The second type of synthetic identity theft is where the thief steals only part of your identity and merges it with other information for use in places where the checks aren’t as stringent. They may use a name that’s similar to yours in connection with part of a social security number plus your address. To be honest I’m not entirely clear how they go about doing this because I’m not a synthetic identity thief! However, the thought of someone being able to do this, even after you’ve diligently shredded up documents, is still scary.

Preventing Synthetic Identity Theft

How can you prevent this? By being smart about your identity in a way that protects you against the regular identity thieves. First, put up a solid defense by implementing my do-it-yourself identity theft protection ideas. Then, follow the tips the SEC provides to prevent identity theft and review the FTC’s site on identity theft.

Beyond that, there are a few other places you can check like your social security report. Each year, about three months before your birthday, the Social Security Administration sends you a little booklet indicating your benefits. One of the pages will list your income each year, check that the number is accurate. Extra income could be a sign that someone has stolen your identity to get a job. If you don’t correct it, you could be liable!

Lastly, fix every last mistake you see in your report, even if it improves your score! I once had a credit card that had an average revolving balance of $5,000, way more than I typically spend in a month, and had it removed. You want your credit report to accurately reflect you as a borrower. Even the smallest errors, like an incorrect address, should be addressed because it could explode into something much bigger.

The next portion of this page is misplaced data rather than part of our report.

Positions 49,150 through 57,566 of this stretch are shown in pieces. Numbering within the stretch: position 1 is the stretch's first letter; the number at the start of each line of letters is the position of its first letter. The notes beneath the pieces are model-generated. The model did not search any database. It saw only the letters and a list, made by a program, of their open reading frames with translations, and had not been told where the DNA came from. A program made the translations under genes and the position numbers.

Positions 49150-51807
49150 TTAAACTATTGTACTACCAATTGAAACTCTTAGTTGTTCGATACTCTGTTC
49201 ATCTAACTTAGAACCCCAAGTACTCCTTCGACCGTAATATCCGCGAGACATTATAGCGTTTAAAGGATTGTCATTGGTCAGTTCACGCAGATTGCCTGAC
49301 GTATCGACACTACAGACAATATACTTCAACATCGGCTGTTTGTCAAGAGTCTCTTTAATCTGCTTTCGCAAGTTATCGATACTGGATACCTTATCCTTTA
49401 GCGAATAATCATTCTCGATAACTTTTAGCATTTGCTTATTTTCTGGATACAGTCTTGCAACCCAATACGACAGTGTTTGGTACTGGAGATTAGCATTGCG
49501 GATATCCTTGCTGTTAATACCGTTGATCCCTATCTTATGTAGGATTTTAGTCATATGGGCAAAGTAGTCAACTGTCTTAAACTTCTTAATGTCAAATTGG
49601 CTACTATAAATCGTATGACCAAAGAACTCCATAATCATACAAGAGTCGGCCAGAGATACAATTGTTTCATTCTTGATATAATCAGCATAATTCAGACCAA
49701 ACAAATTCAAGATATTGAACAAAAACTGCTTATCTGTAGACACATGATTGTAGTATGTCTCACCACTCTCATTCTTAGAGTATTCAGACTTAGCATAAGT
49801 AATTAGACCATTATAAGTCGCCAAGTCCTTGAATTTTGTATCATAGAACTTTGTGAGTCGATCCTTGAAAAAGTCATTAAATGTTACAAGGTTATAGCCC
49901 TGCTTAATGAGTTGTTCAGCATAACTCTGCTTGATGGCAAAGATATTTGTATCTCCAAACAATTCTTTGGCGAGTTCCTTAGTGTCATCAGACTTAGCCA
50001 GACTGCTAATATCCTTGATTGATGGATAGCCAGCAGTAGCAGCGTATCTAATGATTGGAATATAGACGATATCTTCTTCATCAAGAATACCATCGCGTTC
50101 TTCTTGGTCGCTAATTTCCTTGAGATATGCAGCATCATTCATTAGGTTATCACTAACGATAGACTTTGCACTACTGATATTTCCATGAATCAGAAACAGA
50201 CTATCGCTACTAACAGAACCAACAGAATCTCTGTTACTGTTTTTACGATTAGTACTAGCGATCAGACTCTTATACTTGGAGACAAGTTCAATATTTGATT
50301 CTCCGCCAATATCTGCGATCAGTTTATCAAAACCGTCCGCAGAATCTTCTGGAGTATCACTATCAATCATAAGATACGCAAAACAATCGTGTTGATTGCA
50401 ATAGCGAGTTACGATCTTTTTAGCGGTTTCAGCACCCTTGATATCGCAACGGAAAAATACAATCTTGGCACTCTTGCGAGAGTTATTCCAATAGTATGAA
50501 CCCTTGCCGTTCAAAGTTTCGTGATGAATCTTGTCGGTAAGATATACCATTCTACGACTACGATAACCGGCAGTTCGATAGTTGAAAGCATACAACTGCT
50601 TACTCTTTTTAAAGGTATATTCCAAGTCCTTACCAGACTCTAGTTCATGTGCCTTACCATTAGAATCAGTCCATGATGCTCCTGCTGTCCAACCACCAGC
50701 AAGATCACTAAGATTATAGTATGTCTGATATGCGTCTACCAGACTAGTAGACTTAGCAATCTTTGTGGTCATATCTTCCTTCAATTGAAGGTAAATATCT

I wouldn’t go as far as signing up for an identity theft program, unless you want to use their services, because they don’t necessarily add anything you can’t do yourself. I reviewed Lifelock and found the service to be good, if you didn’t want to do things yourself. Remember, those packages are service packages and insurance packages, they don’t offer anything you can’t do yourself (ahh, the classic trade of time vs. money).

(Photo: nnova)


LifeLock Review

Identity Theft On The RiseLifeLock is the company that has a picture of their CEO, Todd Davis, telling you his social security number is 457-55-5462 as a testament to the power of LifeLock’s services. It’s a marketing gimmick, no doubt, but it’s a pretty clever one, you have to admit.

However, the bottom line identity theft services like LifeLock is that you’re buying piece of mind and a maintenance service. You can do a majority of the services they provide, I outline them in Do-It-Yourself Identity Theft Protection, and they even freely admit this. With the exception of a $1 million service guarantee, everything else is free to the public.